James Carman Newbie

                              Oh, you should have no problem just deploying this ear file in the Sun J2EE RI. Then, execute the application client to illustrate the EnvironmentNamingContext class working the way I had intended it.

                              • 12. Re: ClassLoader Weirdness!
                                Adrian Brock Master


                                You seem to have found a difference in behaviour
                                between jboss and the RI.
                                The spec doesn't specify either mechanism.

                                Tomcat works the same way as JBoss and Tomcat IS the
                                reference implementation for a servlet container.

                                I would guess the J2ee RI is doing some thread local
                                processing on every lookup (inefficient).
                                Sorry, I'm not going to download, install, configure
                                the RI just to test this.

                                JBoss (and Tomcat) just does the thread local stuff when
                                it looks up "java:comp/env".
                                After that you've just got a normal naming context.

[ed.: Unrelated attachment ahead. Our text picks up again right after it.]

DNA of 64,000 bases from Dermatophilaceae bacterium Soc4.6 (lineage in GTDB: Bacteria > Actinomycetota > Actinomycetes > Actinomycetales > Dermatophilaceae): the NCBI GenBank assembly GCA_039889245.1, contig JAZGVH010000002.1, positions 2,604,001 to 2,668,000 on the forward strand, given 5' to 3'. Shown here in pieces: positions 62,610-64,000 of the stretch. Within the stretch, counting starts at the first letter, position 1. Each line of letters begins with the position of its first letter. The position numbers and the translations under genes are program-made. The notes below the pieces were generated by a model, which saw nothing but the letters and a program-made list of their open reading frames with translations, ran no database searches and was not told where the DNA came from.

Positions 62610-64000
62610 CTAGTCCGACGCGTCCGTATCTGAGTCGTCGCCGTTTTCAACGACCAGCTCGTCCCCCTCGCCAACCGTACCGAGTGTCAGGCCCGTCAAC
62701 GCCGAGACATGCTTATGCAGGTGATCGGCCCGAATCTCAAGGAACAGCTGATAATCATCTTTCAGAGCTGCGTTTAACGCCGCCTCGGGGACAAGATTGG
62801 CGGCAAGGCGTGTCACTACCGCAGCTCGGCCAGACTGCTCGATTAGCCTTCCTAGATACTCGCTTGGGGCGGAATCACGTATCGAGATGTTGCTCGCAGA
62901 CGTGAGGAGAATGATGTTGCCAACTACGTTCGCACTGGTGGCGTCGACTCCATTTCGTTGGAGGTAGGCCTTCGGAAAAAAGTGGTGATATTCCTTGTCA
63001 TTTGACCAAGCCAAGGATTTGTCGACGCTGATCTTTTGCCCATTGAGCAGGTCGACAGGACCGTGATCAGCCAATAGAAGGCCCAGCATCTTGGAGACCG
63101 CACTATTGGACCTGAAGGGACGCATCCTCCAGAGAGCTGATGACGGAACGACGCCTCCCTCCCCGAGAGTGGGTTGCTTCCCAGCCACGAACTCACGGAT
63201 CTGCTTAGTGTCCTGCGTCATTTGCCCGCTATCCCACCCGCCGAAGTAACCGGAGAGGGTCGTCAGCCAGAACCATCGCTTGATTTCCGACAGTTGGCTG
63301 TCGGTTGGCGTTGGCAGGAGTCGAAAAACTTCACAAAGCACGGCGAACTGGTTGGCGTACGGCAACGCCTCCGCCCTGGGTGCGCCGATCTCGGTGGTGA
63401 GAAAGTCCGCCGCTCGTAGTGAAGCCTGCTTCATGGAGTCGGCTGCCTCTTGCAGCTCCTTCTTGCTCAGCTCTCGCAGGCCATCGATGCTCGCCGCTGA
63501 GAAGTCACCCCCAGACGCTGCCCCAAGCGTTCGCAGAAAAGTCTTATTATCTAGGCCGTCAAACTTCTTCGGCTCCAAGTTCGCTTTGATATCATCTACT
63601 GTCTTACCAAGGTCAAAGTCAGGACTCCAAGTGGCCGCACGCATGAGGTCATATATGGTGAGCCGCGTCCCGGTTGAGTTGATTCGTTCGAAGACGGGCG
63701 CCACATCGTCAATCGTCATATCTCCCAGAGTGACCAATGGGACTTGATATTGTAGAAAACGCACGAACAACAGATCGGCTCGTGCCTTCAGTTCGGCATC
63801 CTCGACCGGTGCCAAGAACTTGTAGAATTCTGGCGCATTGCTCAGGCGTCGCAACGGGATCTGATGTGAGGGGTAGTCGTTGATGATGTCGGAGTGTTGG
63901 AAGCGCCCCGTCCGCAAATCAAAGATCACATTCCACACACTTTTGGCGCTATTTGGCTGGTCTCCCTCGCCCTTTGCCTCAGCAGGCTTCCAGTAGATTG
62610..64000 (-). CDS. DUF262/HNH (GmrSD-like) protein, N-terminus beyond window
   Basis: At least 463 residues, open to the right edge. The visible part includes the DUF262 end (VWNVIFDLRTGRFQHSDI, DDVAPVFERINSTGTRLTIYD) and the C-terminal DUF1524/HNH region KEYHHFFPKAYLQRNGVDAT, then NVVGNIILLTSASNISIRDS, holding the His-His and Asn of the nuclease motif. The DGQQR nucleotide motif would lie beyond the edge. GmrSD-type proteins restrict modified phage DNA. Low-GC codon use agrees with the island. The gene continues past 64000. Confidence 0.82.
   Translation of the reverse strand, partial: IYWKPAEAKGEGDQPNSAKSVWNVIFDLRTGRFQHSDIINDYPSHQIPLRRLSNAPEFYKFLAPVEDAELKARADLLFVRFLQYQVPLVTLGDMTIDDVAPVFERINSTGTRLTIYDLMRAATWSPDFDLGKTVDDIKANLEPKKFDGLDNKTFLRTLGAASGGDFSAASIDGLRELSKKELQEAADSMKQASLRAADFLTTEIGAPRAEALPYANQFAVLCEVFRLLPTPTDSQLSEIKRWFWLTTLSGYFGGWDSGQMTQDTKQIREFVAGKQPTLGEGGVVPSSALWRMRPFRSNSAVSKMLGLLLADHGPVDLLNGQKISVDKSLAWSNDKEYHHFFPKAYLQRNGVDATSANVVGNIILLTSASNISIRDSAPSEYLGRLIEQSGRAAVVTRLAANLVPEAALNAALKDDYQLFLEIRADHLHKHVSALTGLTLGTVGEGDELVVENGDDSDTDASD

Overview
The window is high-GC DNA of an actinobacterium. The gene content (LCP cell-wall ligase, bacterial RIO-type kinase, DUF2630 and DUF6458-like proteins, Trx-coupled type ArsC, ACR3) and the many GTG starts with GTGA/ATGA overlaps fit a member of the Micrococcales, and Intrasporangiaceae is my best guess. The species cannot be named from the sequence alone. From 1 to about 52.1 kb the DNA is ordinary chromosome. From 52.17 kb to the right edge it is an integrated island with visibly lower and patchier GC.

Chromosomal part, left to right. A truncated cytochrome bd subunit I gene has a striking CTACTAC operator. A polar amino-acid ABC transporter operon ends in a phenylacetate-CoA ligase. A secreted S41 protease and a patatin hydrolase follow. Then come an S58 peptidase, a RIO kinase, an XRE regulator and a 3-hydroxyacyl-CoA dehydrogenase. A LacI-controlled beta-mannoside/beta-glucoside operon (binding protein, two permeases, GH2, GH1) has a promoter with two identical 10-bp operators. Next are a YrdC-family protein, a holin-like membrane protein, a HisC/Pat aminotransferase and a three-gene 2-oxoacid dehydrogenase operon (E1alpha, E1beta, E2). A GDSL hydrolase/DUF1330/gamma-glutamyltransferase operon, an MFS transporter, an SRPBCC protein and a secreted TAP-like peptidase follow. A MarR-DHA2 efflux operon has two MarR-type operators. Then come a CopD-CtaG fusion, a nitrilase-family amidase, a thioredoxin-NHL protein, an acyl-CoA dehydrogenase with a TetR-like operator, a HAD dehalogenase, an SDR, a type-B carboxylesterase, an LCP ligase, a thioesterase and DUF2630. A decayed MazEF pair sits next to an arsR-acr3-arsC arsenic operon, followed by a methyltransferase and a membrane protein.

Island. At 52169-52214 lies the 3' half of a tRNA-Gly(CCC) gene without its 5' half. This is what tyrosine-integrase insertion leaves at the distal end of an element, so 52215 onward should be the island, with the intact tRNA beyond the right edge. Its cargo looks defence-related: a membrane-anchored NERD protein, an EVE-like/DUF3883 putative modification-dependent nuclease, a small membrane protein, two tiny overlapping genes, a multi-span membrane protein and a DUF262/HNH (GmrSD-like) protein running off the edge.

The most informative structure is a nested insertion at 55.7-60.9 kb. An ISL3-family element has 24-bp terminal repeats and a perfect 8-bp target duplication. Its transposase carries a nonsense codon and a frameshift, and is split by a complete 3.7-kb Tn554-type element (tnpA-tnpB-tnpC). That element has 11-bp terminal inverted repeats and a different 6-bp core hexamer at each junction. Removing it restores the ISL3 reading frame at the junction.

Storing the naming context for use outside the bean
                                that retrieved it is not defined by the spec.

                                If you don't like this behaviour, you can modify
                                org.jboss.naming. Post a patch that allows your
                                alternative behaviour to be configured in


                                • 13. Re: ClassLoader Weirdness!
                                  James Carman Newbie

                                  Maybe I should just change my implementation of EnvironmentNamingContext to not be a singleton, as an environment naming context is not global in intent. It is specific to a particular component within a J2EE application. Maybe every component should create their own EnvironmentNamingContext object to support their own lookups. Maybe that would be sufficient, hopefully. Thank you again for your help, Adrian. I guess it's back to the drawing board for me! :-)